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3 42

When my ex-husband was in the military, and we lived on an Army base, we joined the local Babysitting Club. Each of us got vouchers when we joined, transferrable for hours of care. The idea was: we all went onto a contact list and when we needed childcare we found someone available and paid them in vouchers...then we had to provide care in return to someone else in order to earn some vouchers back. From memory the vouchers were in half-hour increments. No money needed, just a coordinator and a group of willing parents :) It was a great system and excellent for forming a close community; very supportive for the spouses who often parented alone while their significant other was deployed or on training.

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13 173

If you worked from home you could sell Avon & take your child around with you no child care to pay out if you self employeed... Well if this sounds good to you get in touch with me!

0
15 1

I helped start a babysitting co-op once I quit my main job to start my own business. With income limited I needed to find a way so my husband and I could have date nights and if I needed backup care for training and meetings outside of my son being in a home daycare 2 days a week. The trick for sustaining a co-op is to have members who are willing to not only provide care but receive care. I'm still looking to recruit more members as we only have 2-3 who use it on a regular basis. However, it has been very helpful and I feel less guilty about asking people to help watch my son. Here is an article about babysitting co-ops: http://stayathomemoms.about.com/od/supportnetwork/p/babysittingcoop.htm. If you want more information about how I got the co-op started or live in the Kirkland/Bellevue/Redmond area and would like to join you can e-mail me at pkrogst@hotmail.com.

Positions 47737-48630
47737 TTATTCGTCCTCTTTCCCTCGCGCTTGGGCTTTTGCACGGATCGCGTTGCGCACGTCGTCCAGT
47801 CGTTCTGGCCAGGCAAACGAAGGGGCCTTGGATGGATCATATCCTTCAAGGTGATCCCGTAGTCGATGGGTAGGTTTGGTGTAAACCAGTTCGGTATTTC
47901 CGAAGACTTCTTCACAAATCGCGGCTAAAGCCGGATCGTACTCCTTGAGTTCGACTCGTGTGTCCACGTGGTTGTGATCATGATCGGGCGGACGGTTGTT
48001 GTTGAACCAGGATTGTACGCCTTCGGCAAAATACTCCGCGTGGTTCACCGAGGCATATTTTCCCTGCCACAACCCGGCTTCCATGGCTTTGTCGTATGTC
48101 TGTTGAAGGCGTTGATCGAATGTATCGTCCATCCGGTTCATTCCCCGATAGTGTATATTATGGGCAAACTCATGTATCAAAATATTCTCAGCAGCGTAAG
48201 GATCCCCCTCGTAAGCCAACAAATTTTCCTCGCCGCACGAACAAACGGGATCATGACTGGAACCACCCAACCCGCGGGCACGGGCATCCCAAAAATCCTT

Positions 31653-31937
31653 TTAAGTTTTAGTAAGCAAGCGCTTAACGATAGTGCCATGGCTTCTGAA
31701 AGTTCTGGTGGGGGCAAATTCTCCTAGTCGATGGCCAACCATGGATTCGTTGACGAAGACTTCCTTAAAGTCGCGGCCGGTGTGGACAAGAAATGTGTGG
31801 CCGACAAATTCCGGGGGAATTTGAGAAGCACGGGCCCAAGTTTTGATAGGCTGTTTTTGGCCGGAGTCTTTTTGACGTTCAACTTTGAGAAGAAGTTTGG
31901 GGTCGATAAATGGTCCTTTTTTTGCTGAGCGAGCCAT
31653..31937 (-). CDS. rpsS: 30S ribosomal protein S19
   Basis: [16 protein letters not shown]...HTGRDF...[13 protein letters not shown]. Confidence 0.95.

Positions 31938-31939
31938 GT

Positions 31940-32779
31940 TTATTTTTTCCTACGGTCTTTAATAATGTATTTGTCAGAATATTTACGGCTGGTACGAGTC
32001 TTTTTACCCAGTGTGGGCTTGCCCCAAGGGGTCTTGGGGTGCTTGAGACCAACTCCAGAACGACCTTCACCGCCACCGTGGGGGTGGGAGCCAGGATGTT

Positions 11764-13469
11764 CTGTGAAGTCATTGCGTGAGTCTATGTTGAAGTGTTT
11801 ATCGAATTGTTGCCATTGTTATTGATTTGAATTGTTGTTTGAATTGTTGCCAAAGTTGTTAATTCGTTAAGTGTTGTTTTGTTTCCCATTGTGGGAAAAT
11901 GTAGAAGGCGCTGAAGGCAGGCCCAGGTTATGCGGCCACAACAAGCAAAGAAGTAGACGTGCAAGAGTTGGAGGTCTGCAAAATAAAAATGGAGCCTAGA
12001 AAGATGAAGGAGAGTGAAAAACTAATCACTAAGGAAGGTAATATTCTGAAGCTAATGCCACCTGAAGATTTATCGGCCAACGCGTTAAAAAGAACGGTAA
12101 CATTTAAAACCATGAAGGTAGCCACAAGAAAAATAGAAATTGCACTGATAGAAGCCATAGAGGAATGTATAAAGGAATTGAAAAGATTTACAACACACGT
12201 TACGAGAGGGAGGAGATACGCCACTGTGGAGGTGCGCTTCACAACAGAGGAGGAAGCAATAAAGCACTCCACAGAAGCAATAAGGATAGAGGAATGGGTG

0
79 0